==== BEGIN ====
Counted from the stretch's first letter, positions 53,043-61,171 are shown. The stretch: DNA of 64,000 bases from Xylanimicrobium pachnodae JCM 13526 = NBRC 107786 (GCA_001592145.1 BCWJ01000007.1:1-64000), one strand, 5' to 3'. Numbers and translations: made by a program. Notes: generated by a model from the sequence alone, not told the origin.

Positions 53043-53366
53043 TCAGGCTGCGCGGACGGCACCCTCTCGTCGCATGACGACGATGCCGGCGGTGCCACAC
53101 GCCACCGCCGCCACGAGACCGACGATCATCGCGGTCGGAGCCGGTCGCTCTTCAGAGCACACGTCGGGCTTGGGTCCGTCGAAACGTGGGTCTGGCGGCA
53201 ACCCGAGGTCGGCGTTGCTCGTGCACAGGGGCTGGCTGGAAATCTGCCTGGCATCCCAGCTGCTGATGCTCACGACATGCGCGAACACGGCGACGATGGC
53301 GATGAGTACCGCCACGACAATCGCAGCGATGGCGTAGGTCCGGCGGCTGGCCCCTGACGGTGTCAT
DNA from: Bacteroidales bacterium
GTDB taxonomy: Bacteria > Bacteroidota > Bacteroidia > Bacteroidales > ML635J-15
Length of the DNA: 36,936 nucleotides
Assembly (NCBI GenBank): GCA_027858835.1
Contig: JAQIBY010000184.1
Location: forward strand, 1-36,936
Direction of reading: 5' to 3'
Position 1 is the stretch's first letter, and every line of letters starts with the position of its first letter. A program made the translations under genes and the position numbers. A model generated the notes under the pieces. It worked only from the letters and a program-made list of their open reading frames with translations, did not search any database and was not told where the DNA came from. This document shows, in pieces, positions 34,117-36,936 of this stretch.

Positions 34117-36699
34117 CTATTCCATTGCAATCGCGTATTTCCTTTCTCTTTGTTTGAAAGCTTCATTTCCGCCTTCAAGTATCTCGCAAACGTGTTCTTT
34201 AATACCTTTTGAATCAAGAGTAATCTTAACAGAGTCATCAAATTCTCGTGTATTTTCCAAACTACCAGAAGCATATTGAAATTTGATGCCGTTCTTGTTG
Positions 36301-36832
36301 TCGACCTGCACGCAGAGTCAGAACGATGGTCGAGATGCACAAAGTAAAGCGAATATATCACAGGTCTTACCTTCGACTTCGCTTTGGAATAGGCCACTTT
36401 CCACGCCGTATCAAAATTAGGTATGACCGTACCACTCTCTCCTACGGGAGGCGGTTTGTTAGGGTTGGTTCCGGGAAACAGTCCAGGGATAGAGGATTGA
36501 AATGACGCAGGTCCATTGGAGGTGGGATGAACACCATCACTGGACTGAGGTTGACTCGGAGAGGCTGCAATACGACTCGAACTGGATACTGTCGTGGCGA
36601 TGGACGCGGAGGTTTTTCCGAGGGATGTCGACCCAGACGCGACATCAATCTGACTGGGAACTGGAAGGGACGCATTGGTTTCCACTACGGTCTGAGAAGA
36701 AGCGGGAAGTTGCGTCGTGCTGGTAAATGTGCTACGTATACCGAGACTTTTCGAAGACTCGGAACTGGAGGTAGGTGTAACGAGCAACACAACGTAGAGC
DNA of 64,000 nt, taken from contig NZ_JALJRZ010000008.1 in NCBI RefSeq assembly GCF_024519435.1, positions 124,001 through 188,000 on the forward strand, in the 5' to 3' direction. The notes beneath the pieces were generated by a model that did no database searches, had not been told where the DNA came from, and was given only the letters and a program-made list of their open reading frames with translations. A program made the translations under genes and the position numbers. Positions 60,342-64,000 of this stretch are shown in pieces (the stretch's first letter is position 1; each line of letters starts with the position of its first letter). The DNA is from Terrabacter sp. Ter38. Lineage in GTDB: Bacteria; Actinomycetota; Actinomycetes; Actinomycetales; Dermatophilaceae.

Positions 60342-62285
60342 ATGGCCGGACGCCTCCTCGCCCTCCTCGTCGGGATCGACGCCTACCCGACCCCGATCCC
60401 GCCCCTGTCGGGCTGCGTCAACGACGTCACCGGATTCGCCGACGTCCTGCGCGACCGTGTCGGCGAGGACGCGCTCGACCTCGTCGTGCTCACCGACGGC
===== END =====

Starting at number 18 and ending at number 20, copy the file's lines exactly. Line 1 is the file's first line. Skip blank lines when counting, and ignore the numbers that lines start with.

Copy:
Positions 36301-36832
36301 TCGACCTGCACGCAGAGTCAGAACGATGGTCGAGATGCACAAAGTAAAGCGAATATATCACAGGTCTTACCTTCGACTTCGCTTTGGAATAGGCCACTTT
36401 CCACGCCGTATCAAAATTAGGTATGACCGTACCACTCTCTCCTACGGGAGGCGGTTTGTTAGGGTTGGTTCCGGGAAACAGTCCAGGGATAGAGGATTGA